The Tomatometer rating – based on the published opinions of hundreds of film and
television critics – is a trusted measurement of movie and TV programming quality
for millions of moviegoers. It represents the percentage of professional critic reviews
that are positive for a given film or television show.
From the Critics
From RT Users Like You!
The Tomatometer is 60% or higher.
The Tomatometer is 59% or lower.
Movies and TV shows are Certified Fresh with a steady Tomatometer of 75% or
higher after a set amount of reviews (80 for wide-release movies, 40 for
limited-release movies, 20 for TV shows), including 5 reviews from Top Critics.
Percentage of users who rate a movie or TV show positively.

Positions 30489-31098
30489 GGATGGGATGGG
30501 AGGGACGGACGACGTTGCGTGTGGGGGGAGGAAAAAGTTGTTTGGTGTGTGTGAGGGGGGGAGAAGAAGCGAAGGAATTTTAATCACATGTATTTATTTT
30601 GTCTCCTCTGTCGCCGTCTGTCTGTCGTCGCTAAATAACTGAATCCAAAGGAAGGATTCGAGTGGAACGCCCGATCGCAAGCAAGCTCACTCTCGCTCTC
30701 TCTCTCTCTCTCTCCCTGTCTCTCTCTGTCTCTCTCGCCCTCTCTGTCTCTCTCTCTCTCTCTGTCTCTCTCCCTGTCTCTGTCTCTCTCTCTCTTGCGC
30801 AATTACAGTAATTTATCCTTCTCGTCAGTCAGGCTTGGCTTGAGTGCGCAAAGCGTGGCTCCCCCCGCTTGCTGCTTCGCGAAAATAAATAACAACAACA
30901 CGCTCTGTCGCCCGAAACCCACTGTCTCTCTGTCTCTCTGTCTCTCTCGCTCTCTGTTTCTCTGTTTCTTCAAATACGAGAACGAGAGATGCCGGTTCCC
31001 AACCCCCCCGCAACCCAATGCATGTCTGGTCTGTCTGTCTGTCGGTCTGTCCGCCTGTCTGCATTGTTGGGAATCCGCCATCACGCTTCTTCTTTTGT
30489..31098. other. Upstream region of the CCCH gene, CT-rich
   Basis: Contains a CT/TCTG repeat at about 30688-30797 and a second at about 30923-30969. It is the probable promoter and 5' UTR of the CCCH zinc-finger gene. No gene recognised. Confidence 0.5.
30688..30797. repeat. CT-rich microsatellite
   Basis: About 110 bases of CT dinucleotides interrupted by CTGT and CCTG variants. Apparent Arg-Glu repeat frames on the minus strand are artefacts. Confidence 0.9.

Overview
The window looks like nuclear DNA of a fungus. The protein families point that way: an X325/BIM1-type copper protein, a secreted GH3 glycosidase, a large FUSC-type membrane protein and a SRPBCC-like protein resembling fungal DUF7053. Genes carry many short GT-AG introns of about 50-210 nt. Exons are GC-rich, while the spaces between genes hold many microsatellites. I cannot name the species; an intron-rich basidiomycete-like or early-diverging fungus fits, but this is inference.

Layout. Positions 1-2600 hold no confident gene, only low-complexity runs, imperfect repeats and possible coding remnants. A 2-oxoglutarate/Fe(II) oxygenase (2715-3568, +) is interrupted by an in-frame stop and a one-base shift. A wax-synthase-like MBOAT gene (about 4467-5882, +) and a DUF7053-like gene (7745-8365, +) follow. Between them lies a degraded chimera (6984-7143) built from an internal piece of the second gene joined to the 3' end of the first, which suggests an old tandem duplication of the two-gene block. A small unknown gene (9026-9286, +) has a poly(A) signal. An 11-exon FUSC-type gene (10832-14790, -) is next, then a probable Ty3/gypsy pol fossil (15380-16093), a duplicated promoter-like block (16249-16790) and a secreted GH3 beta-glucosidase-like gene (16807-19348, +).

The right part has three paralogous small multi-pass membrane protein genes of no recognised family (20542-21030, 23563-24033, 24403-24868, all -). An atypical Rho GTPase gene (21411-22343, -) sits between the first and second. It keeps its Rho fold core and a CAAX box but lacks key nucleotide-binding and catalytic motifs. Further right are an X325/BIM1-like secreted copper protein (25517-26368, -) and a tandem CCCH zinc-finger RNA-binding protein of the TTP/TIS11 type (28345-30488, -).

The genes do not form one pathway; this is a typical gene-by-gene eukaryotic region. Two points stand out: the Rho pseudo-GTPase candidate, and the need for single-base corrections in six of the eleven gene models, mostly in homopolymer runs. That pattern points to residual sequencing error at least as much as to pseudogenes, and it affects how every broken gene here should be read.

Evelyn Venable's first dramatic appearance was in a Cincinnati high school production of Romeo and Juliet; this led to her professional debut in a civic center production of Dear Brutus. Venable won a scholarship to Vassar, then briefly attended the University of Cincinnati before joining a stock company supervised by Broadway star Walter Hampden, an old friend of the Venable family. She received generous critical praise for her performance as Roxanne opposite Hampden's Cyrano de Bergerac. While appearing with the Hampden troupe in Los Angeles, Venable was signed by Paramount Pictures. During her brief reign as a movie star, Venable was subject to reams of publicity coverage: she was billed as "the kissless girl," purportedly because her father had insisted that a clause be inserted in her contract preventing her from being kissed onscreen (Venable's dad found this studio-fabricated legend as perplexing as she did). Reportedly, she was the model for Columbia Pictures' "Torch Lady," though other likely candidates for this honor include Claudia Dell and Viola Dana. The one Evelyn Venable performance that received the widest distribution was her voice-only portrayal of the Blue Fairy in Disney's Pinocchio (1940). After retiring from films, Venable resumed her scholastic career, enrolling at U.C.L.A. some 25 years after leaving the University of Cincinnati. Majoring in Greek and Latin, Evelyn eventually joined the U.C.L.A. faculty. Evelyn Venable's first and only husband was cinematographer Hal Mohr, whom she met on the set of the Will Rogers vehicle David Harum (1934).